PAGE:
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              Running on coffee

              Being a coffee addict is kind of a stylish addiction nowadays, but it’s not that innocent as it may initially seem. Besides addiction being a problem in itself, drinking too much coffee (more than 500-600 mg of caffeine a day) may lead to nervousness, insomnia, an upset stomach, a fast heartbeat, and even muscle tremors.[2]

              As a solution, try switching to tea or edible coffee – a more sustainable, healthy, and productivity-enhancing alternative. For example, Coffee Pixels are solid coffee bars that generate a more even energy kick throughout the day without the coffee-induced abstinence and dehydration.

              Procrastination

              Fighting procrastination requires some serious willpower. If it is a problem in your daily life or work, try ”eating the frog” in the morning – get over your biggest or hardest tasks first, then tackle everything else.

              Alternatively, use time tracking software to monitor exactly how much time you waste on unproductive actions, websites or apps. Once you know exactly how much time you’re spending unproductively, try to limit your time on social media, for example to just 20 minutes per day.

              If nothing else works, try bribing yourself — promise yourself to do something fun or pleasant when you finish your assignment.

              Whichever habit you want to give up, consider using some habits building tools to make a contract with yourself and reward yourself for milestones achieved.

              5. Stop over-consuming

              We live in the age of consumerism – huge manufacturers with their promise of a comfortable life on the one hand, and growing environmental threats – that are the direct result of our modern lifestyle – on the other hand. There’s only one solution – try to consume less whenever and wherever you can.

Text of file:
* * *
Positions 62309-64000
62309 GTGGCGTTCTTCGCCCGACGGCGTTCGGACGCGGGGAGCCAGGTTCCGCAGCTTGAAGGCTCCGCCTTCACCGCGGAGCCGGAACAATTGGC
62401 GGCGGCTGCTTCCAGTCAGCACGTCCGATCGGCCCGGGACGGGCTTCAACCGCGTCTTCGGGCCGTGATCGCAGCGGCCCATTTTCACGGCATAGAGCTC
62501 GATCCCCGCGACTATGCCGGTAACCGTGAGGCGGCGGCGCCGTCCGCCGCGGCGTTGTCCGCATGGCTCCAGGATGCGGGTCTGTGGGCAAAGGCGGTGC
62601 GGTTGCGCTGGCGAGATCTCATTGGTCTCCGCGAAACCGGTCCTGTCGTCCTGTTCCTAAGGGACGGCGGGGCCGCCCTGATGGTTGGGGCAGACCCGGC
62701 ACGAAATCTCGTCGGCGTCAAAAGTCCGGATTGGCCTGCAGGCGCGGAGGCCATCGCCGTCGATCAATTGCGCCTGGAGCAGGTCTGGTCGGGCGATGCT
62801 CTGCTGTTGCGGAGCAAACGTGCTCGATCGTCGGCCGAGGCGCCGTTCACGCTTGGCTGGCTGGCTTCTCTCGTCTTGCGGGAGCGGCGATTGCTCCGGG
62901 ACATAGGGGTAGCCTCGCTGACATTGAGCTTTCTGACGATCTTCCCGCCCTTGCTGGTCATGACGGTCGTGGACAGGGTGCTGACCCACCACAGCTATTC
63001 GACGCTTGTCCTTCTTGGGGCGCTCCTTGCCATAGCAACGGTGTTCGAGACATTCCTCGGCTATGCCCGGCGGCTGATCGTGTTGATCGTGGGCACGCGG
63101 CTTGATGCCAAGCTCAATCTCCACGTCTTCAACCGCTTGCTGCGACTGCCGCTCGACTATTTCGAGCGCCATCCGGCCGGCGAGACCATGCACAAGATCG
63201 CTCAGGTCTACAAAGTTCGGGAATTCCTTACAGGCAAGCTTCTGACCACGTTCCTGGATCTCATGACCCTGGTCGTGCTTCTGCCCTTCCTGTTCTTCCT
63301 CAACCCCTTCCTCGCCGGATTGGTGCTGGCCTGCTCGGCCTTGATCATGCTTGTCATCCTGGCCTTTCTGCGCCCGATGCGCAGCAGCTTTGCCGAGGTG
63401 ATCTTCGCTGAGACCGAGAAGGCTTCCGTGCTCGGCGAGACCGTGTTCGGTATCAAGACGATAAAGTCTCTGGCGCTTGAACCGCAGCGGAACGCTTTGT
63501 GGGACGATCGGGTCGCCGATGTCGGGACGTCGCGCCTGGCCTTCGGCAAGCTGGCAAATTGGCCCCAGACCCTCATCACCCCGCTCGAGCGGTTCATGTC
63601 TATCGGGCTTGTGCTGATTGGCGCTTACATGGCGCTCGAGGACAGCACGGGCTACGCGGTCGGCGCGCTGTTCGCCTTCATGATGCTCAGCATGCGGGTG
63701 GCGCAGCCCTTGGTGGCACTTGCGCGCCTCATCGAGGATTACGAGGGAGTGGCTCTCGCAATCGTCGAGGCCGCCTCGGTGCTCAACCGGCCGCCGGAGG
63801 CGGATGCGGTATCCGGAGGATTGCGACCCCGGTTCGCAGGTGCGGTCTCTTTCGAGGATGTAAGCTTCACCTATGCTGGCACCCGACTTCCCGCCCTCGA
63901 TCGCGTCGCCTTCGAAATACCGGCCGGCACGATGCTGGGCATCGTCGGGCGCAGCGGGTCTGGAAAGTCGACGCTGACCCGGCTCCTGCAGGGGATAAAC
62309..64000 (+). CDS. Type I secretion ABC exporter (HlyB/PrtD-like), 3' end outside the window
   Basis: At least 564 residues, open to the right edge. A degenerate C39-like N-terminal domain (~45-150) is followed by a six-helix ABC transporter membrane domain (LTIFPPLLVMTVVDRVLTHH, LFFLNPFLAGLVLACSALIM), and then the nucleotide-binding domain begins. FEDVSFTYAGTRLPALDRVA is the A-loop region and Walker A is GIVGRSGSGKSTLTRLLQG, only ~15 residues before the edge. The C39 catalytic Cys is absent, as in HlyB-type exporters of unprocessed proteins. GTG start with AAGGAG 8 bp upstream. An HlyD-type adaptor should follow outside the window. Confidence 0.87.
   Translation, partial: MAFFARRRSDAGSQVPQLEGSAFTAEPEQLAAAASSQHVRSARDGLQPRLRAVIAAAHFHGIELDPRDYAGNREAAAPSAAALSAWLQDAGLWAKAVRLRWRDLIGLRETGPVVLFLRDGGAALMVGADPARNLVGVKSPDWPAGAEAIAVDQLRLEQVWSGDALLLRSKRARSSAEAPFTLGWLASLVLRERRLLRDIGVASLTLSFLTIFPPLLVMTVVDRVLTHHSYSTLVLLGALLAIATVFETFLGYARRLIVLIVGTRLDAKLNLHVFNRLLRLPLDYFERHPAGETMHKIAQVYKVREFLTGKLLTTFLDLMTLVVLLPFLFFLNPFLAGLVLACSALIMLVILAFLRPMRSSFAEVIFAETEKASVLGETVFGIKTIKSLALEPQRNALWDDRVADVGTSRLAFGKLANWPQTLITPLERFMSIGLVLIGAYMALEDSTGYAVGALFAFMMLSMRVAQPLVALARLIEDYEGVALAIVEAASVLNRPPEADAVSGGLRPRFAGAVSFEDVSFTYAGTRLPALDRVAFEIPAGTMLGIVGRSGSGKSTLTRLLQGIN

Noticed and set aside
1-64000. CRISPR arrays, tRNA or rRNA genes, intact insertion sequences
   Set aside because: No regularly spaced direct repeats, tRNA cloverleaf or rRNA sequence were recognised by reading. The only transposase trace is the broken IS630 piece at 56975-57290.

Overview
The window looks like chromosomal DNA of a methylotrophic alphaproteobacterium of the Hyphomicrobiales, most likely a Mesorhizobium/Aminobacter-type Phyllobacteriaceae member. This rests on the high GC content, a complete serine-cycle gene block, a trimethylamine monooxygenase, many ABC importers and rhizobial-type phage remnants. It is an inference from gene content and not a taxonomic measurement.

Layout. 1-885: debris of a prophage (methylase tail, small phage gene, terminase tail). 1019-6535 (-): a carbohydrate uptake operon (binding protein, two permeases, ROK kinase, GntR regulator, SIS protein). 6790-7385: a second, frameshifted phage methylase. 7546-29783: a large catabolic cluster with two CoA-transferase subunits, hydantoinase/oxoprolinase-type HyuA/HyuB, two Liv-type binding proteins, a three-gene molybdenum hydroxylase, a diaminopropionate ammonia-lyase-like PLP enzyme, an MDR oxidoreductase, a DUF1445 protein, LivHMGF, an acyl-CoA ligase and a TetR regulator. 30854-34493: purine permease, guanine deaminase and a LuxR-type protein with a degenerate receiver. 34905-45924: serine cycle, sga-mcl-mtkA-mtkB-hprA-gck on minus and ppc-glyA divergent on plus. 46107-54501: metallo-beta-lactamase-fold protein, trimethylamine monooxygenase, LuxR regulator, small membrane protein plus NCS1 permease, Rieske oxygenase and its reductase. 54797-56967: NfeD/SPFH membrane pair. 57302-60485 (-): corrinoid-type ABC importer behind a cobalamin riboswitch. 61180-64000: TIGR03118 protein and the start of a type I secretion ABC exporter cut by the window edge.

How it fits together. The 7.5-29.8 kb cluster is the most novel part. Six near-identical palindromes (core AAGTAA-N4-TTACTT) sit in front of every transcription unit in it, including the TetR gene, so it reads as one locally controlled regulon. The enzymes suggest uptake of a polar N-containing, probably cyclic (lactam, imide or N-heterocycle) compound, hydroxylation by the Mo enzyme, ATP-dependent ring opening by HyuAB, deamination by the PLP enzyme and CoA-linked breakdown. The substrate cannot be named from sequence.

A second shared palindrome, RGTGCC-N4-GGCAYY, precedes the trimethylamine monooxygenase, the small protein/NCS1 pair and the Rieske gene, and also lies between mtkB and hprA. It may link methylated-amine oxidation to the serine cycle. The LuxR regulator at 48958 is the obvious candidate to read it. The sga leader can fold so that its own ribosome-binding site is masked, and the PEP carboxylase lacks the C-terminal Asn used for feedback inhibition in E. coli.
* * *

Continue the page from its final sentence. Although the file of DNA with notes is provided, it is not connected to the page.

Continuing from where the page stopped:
Before making additional purchases, ask yourself these questions:

              • Do I really need it? Did I need it yesterday?
              • Can’t I buy it used or borrow it from friends?
              • Can I rent it?
              • Can I make it myself?
              • Am I buying the most sustainable version of this product?

              For example, check if the brand you chose is conscious about the environment, for example, are the products they manufacture energy efficient? Do they try to use less packaging?

              Also, if you often find yourself buying too many groceries, promise to buy only the amount that fits in one shopping bag (that you bring along). If you often forget to take your shopping bag with you, get yourself a 2-in-1 wallet with a built-in shopping bag for more eco-friendly shopping.

              6. Learn to Unplug from Your Phone

              Today’s world is crammed with information, and many people struggle to keep focus on what’s truly important. There’s just too much going on in the world – too much to read, to watch, to know, too many conversations to participate in.

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              But how to refuse the temptation to check the phone and start using social media in a controlled, not a compulsive way?

              Some tips for managing your phone-dependency:

              Spend only a limited amount of battery per day

              For example, start your day with 50% battery life, and manage your phone usage so that you’ll make it till the evening.

              Block distracting apps and notifications on your phone and computer

              Choose one-hour, two-hour or longer blocking sessions and enjoy the positive impact this will have on your mood and productivity.[3]

              Set your phone on flight mode

              When you start doing an important task that requires full focus, set your phone on flight mode so that nobody can disturb you.

              Leave your phone at home or in the office when you go for lunch

              You’ll see that the feeling of being unreachable for a moment is actually very liberating.

              The Bottom Line

              As a new year begins, we’re all excitedly looking forward to what adventures await ahead of us.

              But this year, promise yourself this:

              Instead of having a never-ending list of tasks and commitments, focus on the truly meaningful ones. And cross-out all the rest without feeling guilty.

              Less is more. Make this year count. We’re all rooting for you.

              Featured photo credit: Brooke Lark via unsplash.com

              Reference